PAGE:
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CAPTCHA your visitors

Mark Edwards
30-09-2005

Recently, I have been fielding an increasing number of questions from clients about how they stop spam emails being submitted via their website contact forms. In the last week I have started receiving bunches of spam email from my own website contact form.



The spammers behind these latest attacks use automated software to search out standard contact forms on websites. Once found, they complete them with their payload and automatically submit them. The result for the site owner can be a deluge of fake contact messages.



There are two approaches to tackling this problem. The first is the somehow weed out the responses once they are submitted to determine if they are genuine or not. At the moment there are some simple filters which can work quite effectively to halt this style of spam.



The alternative is to present the automated form filling software with a question that it cannot answer correctly but a human easily can. Such a test is known as a CAPTCHA test.



From the Wikipedia:

en.wikipedia.org/wiki/Captcha

A captcha (an acronym for "completely automated public Turing test to tell computers and humans apart") is a type of challenge-response test used in computing to determine whether or not the user is human. The term was coined in 2000 by Luis von Ahn, Manuel Blum, and Nicholas J. Hopper of Carnegie Mellon University, and John Langford of IBM. A common type of captcha requires that the user type the letters of a distorted and/or obscured sequence of letters or digits that appears on the screen. Because the test is administered by a computer, in contrast to the standard Turing test that is administered by a human, a captcha is sometimes described as a reverse Turing test.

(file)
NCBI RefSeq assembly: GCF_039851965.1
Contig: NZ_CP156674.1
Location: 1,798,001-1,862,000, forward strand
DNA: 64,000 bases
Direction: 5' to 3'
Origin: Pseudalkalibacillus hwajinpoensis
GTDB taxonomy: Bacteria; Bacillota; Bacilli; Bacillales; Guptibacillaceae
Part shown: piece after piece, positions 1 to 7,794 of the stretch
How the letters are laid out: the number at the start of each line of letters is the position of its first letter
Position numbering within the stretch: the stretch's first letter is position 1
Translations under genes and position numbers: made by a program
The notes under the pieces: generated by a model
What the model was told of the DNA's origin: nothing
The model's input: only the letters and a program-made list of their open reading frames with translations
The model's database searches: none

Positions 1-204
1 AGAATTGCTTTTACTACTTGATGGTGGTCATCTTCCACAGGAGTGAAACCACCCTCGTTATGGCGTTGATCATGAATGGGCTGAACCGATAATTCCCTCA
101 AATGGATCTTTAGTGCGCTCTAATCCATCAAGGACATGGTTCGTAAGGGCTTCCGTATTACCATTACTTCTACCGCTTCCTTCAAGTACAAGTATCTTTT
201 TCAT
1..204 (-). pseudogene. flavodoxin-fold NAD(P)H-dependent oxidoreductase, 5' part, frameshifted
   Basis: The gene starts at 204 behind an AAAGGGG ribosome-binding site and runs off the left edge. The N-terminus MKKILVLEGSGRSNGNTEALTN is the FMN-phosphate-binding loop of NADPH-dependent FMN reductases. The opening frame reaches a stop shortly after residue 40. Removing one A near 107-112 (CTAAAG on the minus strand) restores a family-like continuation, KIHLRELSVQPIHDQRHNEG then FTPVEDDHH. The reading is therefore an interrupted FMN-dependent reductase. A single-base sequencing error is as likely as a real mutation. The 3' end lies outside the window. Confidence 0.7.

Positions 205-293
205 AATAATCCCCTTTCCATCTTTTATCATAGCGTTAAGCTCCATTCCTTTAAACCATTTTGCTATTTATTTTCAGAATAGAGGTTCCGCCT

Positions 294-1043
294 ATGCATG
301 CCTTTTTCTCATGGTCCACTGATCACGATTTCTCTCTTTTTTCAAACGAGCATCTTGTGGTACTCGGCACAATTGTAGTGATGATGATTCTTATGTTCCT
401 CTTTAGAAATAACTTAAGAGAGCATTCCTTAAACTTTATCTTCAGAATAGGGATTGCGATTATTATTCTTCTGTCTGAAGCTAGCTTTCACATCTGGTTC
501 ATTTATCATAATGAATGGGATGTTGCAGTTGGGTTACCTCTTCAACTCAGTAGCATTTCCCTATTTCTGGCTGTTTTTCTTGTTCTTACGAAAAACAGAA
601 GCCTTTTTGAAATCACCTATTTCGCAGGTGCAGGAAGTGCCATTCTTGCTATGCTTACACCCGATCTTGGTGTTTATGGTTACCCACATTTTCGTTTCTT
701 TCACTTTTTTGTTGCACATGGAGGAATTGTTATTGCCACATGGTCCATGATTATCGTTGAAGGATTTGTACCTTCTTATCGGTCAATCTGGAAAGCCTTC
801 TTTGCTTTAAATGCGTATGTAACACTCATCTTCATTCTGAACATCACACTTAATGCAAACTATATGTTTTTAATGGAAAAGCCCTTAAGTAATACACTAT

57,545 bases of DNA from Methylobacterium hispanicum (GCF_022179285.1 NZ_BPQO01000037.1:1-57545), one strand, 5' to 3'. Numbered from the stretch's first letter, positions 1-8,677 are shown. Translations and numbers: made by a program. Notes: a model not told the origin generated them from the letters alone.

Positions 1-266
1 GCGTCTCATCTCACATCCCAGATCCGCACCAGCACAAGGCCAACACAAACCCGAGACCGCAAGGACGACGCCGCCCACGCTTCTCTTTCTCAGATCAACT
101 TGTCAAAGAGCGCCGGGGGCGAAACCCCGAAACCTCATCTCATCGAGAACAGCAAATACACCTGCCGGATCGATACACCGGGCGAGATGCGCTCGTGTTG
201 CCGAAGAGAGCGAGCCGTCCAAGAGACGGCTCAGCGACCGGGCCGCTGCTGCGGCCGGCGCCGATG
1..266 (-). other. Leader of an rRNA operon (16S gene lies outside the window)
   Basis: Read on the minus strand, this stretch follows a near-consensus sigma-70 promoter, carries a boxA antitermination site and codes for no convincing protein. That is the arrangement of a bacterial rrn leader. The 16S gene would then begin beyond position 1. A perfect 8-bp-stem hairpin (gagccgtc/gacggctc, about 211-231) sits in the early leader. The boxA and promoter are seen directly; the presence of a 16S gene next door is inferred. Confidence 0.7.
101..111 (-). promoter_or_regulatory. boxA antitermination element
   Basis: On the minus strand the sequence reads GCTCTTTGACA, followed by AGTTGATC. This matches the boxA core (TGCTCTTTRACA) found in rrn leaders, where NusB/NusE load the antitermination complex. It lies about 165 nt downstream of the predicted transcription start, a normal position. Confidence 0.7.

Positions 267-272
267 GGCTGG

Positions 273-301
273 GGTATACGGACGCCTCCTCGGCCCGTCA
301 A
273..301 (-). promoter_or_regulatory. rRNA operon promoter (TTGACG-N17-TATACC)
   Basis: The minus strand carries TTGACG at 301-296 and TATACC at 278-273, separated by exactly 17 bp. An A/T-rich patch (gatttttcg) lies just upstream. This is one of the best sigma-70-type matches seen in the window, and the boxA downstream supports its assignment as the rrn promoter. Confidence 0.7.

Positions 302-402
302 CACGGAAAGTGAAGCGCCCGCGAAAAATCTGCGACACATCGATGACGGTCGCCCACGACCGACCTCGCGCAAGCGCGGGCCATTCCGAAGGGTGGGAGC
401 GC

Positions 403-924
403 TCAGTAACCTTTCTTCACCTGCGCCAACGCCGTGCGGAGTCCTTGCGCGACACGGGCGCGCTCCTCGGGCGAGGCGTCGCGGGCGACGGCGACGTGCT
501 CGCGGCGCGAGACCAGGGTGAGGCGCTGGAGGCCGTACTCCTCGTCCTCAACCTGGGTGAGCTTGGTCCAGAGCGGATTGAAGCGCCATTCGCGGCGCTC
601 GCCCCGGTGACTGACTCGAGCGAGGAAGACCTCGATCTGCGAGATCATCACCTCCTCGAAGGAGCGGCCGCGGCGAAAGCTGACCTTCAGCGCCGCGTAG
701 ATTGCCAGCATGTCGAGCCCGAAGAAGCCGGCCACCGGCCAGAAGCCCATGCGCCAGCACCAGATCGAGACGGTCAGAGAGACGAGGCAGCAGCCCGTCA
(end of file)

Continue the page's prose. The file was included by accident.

If you have recently signed up for a freemail account you will find these tests a part of the acocunt creation process to stop automated software creating multiple accounts from which they can send spam messages.



I recently installed one on a client's website and have installed filters on my own site to stop this problem.



The downside of a CAPTCHA test is that it is one more step for genuine visitors to take to send you a legitimate contact message.



As spammers' software evolves it will be better able to determine the contents of simple CAPTCHA images like the example shown here. As a result, the images will have to become more obscured, making it increasingly difficult for genuine visitors to contact you.



All the more reason to do everything we can to fight spam by not responding to it and definitely not buying anything promoted by spam.

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